Longhorn Nation shovels it on thick

We’ve all heard about Texas football — mostly from Texans, of course — but a lot of football fans haven’t really experienced Texas football. They don’t understand how big Texas football really is.

Longhorn football isn’t just football. It’s a mindset. It’s an ensemble of characters with specific roles that are here to ensure your football experience is very Southwestern and, well, very orange. Burnt orange.

The University of Texas took its talents out west to the Bridgepoint Education Holiday Bowl, not exactly a Fiesta Bowl (or better) berth but still, it was in a beautiful city and also a great opportunity to possibly impress some California recruits. It was also a chance to immerse in all things Texas in a big, big way.

There were plenty of tailgates with plenty of barbecuing going on, plenty of beer, plenty of "Hook ’em" signs and lots of drawls (both fake and real). One of the Longhorn’s most iconic symbols is Bevo, their mascot. Bevo is a massive steer that for all intents and purposes, does nothing. Far away, Bevo looks cool. Up close, Bevo is wild-eyed, stinky and could use a gallon of Nyquil to dry up his Niagara Falls-like nostrils.

Bevo stands around with his eyes half-shut looking like he just did a wake-and-bake. He also gets his picture taken by hundreds of fans — trusting, adoring fans who actually think they are being protected from Bevo by a flimsy, metal fence that pens him. I flicked my finger at the fence and it wobbled, for what it’s worth.

There are a few dudes hanging around Bevo while he is standing around and doing nothing. Called "Silver Spurs", these brave students are Bevo’s handlers. They wear white pants, burnt orange shirts, brown vests and beige cowboy hats and have these long metal sticks called show sticks. Every time Bevo "shifts" — a shift can be as little as shifting weight from one back hip to another or taking four steps to other side of his pen — all hell breaks loose. Which is about every two minutes.

"Easy, easy, whoa," mutters one of the Spurs. This animal is prone to getting agitated easily so these Silver Spurs tickle his back legs, chest or side with their showsticks — sticks which have metal hooks at the tips — to "calm" him. Calm him?

Maybe if the men in charge of "Smokey the Cannon" would move that cannon to the opposite side of the stadium from where Bevo is chilling, Bevo wouldn’t get so agitated. At one point during the game, Bevo was blissfully sleeping on the turf but practically lifted off the ground in the same sleeping position after the "Cowboys" let Smokey rip one.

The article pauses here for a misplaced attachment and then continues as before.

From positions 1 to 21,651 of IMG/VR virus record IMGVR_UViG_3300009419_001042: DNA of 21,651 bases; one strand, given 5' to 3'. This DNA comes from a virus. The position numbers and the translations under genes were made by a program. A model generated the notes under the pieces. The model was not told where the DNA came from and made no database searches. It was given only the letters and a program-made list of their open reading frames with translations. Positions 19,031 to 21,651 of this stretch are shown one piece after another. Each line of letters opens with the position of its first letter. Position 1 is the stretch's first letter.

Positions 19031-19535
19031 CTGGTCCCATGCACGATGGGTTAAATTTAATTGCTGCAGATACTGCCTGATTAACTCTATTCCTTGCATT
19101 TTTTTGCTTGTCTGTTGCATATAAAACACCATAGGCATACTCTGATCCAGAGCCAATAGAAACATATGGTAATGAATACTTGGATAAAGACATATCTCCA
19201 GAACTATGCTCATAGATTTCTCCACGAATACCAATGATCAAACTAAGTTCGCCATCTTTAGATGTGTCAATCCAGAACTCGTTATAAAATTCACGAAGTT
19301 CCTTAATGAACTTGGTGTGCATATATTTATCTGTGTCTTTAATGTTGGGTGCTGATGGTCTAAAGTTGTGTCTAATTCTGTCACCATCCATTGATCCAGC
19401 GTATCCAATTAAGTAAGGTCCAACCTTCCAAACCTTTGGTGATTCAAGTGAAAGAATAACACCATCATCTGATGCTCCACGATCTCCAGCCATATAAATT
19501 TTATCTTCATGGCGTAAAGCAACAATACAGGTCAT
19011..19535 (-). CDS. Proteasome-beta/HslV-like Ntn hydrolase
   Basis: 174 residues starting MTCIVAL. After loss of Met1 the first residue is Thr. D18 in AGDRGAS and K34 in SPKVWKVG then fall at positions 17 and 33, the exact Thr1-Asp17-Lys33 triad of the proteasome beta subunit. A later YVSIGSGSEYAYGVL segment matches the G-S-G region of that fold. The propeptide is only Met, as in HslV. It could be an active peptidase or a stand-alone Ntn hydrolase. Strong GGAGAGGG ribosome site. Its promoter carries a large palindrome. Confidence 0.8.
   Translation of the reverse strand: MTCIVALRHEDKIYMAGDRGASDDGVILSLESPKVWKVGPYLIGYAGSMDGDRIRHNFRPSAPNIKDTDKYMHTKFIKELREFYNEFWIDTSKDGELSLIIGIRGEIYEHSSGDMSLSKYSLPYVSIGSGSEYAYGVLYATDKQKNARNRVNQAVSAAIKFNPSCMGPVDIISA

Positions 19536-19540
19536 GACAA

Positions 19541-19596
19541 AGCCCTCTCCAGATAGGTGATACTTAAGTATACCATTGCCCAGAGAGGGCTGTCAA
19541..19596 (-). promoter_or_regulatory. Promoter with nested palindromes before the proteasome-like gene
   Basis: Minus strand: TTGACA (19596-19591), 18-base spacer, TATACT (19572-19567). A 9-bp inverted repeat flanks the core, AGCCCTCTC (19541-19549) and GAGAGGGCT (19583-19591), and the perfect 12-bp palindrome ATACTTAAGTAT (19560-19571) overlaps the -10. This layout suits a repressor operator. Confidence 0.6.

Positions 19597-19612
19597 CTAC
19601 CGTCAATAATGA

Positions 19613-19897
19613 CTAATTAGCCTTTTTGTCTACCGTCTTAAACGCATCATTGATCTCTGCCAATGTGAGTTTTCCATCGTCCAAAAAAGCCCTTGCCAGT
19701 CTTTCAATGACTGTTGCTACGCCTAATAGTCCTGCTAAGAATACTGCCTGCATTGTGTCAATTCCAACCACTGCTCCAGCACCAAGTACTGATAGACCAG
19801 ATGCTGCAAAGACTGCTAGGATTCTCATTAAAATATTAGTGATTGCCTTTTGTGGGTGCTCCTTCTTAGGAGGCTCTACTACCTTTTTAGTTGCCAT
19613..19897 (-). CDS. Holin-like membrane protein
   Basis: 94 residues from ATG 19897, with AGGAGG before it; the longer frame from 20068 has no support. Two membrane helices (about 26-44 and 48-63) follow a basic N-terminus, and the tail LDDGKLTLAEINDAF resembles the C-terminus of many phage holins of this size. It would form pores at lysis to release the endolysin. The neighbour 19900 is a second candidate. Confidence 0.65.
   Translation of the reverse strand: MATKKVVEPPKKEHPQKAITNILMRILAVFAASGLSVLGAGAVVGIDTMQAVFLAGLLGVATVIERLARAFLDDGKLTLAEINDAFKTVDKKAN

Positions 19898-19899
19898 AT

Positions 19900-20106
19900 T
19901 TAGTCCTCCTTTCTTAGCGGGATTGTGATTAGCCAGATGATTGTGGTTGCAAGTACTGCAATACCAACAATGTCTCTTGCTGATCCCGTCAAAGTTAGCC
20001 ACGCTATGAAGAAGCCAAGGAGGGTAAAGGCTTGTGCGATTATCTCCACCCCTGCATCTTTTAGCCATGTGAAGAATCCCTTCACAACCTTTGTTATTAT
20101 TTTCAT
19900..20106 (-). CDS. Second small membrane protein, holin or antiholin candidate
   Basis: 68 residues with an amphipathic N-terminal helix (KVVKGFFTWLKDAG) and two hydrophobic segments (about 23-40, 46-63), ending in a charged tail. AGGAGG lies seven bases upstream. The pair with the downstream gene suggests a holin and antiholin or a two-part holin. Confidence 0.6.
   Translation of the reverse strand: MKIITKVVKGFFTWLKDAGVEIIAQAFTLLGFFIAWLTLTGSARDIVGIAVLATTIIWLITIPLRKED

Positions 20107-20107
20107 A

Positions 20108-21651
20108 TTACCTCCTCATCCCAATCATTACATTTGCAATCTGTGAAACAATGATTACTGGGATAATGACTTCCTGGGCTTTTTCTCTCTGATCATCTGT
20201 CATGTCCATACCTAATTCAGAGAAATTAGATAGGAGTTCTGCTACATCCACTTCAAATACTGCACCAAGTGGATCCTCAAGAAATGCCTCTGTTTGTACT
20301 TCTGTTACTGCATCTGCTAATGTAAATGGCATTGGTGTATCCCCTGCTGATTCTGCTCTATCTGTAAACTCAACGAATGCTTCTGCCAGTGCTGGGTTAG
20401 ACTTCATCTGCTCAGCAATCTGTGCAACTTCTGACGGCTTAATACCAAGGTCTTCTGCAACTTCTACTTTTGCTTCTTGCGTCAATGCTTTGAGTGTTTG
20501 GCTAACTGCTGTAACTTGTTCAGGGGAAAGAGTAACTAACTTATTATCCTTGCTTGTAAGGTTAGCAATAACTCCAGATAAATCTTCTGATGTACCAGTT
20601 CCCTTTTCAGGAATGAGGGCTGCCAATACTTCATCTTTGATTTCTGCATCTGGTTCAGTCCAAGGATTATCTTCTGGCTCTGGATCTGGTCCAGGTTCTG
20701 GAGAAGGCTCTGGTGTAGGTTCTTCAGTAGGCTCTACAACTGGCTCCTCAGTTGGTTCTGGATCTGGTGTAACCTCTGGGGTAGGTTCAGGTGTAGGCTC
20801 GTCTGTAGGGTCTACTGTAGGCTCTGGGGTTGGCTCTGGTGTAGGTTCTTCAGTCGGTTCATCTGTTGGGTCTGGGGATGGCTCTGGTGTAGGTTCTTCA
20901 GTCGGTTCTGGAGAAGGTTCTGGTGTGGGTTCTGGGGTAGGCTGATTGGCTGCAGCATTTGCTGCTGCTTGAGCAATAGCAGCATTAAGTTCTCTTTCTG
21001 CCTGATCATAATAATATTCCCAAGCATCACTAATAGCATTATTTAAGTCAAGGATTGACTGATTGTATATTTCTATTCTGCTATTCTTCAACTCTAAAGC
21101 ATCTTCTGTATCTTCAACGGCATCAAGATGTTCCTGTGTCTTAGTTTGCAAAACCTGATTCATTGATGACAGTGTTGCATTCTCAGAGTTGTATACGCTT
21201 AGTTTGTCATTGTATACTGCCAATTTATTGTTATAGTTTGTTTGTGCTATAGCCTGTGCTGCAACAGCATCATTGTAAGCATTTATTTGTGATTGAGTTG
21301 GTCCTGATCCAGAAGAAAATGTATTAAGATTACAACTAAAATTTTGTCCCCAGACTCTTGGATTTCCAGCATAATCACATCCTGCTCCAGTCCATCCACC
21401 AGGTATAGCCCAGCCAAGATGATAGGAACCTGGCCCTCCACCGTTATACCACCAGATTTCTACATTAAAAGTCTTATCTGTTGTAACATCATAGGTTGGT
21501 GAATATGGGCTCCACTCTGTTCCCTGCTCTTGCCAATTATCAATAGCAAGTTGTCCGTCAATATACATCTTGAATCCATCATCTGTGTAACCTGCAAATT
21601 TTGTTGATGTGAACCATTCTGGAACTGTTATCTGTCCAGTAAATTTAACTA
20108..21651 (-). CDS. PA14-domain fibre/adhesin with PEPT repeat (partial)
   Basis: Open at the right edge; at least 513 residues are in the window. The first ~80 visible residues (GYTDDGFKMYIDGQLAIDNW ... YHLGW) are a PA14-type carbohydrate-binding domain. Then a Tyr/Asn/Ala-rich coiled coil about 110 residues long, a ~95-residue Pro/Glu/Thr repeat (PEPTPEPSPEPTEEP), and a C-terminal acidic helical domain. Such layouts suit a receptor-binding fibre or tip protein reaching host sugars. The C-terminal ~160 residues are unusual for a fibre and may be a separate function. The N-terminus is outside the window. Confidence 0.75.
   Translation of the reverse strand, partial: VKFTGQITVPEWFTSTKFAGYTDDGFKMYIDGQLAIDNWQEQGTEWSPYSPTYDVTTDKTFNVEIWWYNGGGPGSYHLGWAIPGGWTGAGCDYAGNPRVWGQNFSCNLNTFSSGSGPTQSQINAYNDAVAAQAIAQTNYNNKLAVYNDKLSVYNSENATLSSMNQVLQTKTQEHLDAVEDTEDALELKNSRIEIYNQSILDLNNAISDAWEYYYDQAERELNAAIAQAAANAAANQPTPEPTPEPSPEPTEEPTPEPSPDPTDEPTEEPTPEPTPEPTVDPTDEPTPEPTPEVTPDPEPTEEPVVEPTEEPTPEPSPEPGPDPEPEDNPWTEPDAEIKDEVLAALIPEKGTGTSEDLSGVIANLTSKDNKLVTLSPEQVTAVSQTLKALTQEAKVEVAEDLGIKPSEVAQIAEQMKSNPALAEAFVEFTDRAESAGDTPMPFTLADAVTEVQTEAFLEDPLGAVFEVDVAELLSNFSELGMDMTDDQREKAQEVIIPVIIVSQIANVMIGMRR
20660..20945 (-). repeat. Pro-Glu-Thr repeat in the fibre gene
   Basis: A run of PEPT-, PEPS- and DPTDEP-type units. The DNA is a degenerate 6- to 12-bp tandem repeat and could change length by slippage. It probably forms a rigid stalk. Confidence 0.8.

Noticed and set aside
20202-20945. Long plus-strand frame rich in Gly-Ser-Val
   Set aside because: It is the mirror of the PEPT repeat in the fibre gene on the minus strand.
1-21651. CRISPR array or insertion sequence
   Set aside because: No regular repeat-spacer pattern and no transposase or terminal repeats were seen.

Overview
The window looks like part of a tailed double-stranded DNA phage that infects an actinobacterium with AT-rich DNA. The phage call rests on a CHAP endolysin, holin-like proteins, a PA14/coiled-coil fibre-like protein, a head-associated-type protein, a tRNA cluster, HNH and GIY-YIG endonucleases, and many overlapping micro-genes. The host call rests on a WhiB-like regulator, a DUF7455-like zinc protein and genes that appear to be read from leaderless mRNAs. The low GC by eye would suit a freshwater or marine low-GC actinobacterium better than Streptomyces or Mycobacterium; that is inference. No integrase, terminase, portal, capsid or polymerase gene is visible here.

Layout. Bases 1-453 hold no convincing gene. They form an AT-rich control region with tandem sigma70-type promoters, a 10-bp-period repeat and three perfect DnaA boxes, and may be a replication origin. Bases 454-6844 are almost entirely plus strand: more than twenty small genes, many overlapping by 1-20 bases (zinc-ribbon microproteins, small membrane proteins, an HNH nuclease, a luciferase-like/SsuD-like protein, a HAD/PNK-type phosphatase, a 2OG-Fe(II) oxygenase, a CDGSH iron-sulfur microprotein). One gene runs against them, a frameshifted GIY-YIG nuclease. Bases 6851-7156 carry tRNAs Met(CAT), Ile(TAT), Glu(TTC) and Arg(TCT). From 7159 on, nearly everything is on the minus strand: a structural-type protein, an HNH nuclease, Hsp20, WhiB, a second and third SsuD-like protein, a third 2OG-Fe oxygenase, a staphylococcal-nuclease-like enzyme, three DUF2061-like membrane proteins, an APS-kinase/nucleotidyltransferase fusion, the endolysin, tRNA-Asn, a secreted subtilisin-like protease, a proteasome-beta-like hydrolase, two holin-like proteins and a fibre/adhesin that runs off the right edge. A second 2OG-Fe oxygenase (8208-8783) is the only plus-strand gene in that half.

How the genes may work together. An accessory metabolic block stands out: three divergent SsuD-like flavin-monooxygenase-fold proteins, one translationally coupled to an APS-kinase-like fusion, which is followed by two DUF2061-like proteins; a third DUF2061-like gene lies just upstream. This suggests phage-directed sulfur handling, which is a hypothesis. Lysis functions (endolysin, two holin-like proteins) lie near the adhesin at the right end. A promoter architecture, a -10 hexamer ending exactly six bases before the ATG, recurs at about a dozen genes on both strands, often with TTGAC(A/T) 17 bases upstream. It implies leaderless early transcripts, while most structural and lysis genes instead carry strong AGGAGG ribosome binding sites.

Being a Silver Spur is not, by any stretch of the imagination, a sexy job — one Spur has the unenviable task of having to attend to Bevo’s "needs." He doesn’t just scoop up last night’s dinner, he tries to prevent last night’s dinner from hitting the ground. A proactive pooper scooper? Why yes, yes he is. I watched with amazement as Bevo lifted up his tail, a Silver Spur sprang to action and positioned a shovel underneath Bevo’s tail to catch whatever was hurtling to the ground. Yes, there’s a guy who actually makes sure Bevo’s droppings don’t touch that filthy ground.

This isn’t just about Bevo, however. The whole marketing and branding of Texas is phenomenal — yep, the SEC could take some notes here.

Those defense signs you see at football games? You know, the white "D" and the white "picket fence" signs that always get shown on TV? Texas of course has those signs but Texas does it better than anyone. The band’s sousaphone player held up his "fence" sign during the game but the sign had a Texas twist — a giant burnt orange Longhorn cutout was attached to the sign. Brilliant.

So is the burnt orange color. It’s on everything. Women’s purses, men’s cowboy boots, children’s back packs are all burnt orange — the fact that only the Longhorns use that color makes it so identifiable. Texas doesn’t even need to put a logo on its burnt orange. Burnt orange is Texas. Got it.

The band didn’t play any rap music (although it did rock Led Zeppelin) but did play plenty of Texas-style songs, and perhaps this is what makes Texas football so fascinating. Texas football isn’t some Johnny-come-lately flavor of the year that will disappear without a trace. This football program is bigger and better than every football program out there. You see it. You smell it. You touch it. Texas Longhorn football is not going anywhere because their fans will follow them to the ends of the earth for yes, even a Holiday Bowl berth.

Suddenly, the Longhorn Network makes so much sense right now. Suddenly, burnt orange is a really cool color and I wouldn’t mind wearing it. Suddenly, I have a drawl.

As I left Bevo’s pen area, I took one last glance at those Silver Spurs and Cowboys and tried to keep that mental image frozen in my mind. That image stands out so much not because of what they were wearing, it was because of what they were doing — leaning against a fence and looking like they needed a piece of hay to chew on while watching the sun set.

It’s how a lot of people picture Texas. Except on Wednesday they weren’t in Texas. They were in San Diego, Calif.

Could’ve sworn I was in Texas.